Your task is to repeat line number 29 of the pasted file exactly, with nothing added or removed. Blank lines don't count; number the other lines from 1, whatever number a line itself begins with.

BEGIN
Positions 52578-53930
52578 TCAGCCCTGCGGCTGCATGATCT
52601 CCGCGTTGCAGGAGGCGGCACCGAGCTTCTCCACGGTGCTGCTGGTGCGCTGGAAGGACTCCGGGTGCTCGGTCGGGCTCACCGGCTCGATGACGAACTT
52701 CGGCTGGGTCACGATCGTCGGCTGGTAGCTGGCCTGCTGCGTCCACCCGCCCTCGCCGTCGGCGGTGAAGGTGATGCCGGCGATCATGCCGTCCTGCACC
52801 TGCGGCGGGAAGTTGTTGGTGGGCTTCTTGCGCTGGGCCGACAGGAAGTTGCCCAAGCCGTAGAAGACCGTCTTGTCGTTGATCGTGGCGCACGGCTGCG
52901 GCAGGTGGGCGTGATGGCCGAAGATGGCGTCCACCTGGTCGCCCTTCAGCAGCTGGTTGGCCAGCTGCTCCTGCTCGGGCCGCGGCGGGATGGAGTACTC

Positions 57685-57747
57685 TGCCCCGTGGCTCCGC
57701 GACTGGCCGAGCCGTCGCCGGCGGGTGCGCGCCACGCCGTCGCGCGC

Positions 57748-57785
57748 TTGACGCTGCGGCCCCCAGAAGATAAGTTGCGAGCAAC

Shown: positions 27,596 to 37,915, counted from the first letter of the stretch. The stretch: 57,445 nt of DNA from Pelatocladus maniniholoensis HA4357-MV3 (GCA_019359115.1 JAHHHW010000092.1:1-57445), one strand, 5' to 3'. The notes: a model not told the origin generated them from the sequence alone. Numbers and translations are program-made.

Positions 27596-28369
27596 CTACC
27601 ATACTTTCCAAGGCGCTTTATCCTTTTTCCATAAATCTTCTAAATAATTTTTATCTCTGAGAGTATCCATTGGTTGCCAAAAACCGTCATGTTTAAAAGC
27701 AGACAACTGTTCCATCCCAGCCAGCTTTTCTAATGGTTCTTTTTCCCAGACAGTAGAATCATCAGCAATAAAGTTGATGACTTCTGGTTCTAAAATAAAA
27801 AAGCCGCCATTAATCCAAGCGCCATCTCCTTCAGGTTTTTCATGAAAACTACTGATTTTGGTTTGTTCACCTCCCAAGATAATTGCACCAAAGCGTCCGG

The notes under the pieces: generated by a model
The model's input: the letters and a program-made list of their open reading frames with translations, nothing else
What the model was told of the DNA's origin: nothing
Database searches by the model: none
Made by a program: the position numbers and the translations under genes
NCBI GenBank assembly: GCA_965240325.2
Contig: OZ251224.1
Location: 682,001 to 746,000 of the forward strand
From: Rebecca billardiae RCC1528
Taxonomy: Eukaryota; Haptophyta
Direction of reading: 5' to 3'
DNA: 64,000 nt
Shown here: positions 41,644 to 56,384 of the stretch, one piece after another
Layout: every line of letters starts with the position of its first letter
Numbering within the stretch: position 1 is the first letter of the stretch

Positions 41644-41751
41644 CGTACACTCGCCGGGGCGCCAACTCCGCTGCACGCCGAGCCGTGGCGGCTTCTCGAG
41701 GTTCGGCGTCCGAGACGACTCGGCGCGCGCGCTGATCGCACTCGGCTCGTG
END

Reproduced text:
DNA: 64,000 nt